All five data centers then start to recover at about the same time -- about 1 a.m. UTC (Greenwich Mean Time) or 5 p.m. PST, and the recovery continued for two hours. At about 3 a.m. UTC (7 p.m. PST), operations were back to normal at both the US and the European data centers.

Then Azure's North Europe data center in Amsterdam suffered a second precipitous drop. From 5 a.m. to 8 a.m. UTC, its user connection rate plummeted from 96% to 37%. Meanwhile, the Dublin-based West Europe center maintained close-to-normal operations, showing a decline of only a few percentage points over the same period.

The performance drop across all data centers makes sense if the storage service update was rolled out simultaneously around the globe -- but, Mastin wondered, why would [Microsoft] do that? Is it considered a best practice to roll out a cloud service update everywhere at the same time? In a statement, corporate VP for Azure Jason Zander said the update had been tested both in isolation and in a limited live production deployment, a process it calls "flighting." The update had passed all tests.

When it became evident there was a problem with the rollout, why did the Amsterdam data center take a second performance dive just as the business day was getting underway in its time zone? If business activity served as the trigger, why didn't Dublin show a similar drop an hour later? Had troubleshooters implemented a rollback there before the code glitch had time to cause major problems?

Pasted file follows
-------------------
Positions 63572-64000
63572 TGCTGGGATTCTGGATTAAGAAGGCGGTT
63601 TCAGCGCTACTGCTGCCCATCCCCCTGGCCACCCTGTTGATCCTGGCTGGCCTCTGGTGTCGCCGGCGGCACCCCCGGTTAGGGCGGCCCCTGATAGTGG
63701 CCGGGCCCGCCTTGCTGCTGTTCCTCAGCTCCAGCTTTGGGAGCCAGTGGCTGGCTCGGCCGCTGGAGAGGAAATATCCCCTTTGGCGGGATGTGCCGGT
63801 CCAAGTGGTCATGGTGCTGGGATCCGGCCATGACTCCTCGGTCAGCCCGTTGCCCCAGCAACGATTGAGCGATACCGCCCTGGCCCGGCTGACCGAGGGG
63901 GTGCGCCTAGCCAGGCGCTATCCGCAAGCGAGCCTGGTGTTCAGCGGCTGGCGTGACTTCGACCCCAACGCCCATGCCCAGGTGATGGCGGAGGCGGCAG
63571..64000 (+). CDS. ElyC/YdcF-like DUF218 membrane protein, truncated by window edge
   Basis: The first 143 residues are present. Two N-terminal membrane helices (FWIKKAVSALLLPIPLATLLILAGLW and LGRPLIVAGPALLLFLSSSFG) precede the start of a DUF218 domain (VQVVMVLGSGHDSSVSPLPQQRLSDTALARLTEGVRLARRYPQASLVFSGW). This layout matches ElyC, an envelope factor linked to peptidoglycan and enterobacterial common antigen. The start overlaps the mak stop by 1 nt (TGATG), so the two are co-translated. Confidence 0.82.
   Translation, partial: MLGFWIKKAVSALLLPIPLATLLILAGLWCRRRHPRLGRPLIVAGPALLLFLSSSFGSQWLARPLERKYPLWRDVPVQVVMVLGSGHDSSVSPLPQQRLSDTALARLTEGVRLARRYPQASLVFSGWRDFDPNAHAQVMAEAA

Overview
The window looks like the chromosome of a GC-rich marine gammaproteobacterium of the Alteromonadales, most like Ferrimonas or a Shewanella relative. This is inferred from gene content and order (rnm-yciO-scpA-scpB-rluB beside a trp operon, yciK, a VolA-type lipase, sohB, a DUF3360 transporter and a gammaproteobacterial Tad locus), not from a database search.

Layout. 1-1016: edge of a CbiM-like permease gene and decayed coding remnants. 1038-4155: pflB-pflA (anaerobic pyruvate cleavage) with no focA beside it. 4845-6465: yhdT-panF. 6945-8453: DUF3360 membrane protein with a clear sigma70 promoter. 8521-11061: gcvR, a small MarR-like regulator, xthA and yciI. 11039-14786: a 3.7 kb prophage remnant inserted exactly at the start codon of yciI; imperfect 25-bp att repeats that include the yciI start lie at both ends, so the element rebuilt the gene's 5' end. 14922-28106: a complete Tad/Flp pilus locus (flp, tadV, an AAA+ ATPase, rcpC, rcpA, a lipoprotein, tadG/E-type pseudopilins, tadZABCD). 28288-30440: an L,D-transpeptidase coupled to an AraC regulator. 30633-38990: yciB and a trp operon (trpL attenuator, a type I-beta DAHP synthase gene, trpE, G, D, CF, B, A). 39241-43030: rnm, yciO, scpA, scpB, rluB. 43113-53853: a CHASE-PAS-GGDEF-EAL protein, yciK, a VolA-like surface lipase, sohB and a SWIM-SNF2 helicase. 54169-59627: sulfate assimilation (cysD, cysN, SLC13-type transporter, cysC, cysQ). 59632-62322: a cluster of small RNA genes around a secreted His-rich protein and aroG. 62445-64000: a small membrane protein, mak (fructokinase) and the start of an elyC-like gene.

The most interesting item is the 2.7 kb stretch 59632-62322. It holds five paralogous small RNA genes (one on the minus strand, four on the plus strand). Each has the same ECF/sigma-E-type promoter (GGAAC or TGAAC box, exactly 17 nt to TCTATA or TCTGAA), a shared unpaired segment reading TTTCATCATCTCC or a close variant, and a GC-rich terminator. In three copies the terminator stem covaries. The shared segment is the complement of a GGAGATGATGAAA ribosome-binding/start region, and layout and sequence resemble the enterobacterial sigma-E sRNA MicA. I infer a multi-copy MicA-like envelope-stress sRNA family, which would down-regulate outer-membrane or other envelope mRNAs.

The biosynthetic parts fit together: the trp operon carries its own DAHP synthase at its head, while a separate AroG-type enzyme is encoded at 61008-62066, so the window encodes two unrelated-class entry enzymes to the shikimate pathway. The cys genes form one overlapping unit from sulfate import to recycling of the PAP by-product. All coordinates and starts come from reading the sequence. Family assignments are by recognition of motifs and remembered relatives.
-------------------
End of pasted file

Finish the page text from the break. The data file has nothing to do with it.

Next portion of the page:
It's possible. But then there's the question of the varied responses among the US data centers. Why, at 4 p.m., was the US West data center -- still in the most active part of the business day – less affected than the US South Central and US East data centers?

Asked about these variations, Mastin was guarded in his response. Having served previously as operations staff at an Internap data center, he's aware of the many individual circumstances and anomalies that can occur in the course of a system update. "We measure things," he said. "We don't necessarily understand why it happened."

That said, he added, "I worked at Internap for four years. We knew rolling out an update to all data centers at one time was never a good idea."

To collect data, Cedexis has 500 enterprise clients embed JavaScript in pages downloaded by their customers each day. The JavaScript triggers a query from the user's location back to the site visited, capturing response times and reporting the results to Cedexis. The company collects 2 to 3 billion such user samples daily from 29,000 Internet service providers.

Microsoft's postmortem is still to come. Let's hope it can explain the outage and address solutions to prevent similar events from happening again.

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About the Author(s)

Charles Babcock

Editor at Large, Cloud

Charles Babcock is an editor-at-large for InformationWeek and author of Management Strategies for the Cloud Revolution, a McGraw-Hill book. He is the former editor-in-chief of Digital News, former software editor of Computerworld and former technology editor of Interactive Week. He is a graduate of Syracuse University where he obtained a bachelor's degree in journalism. He joined the publication in 2003.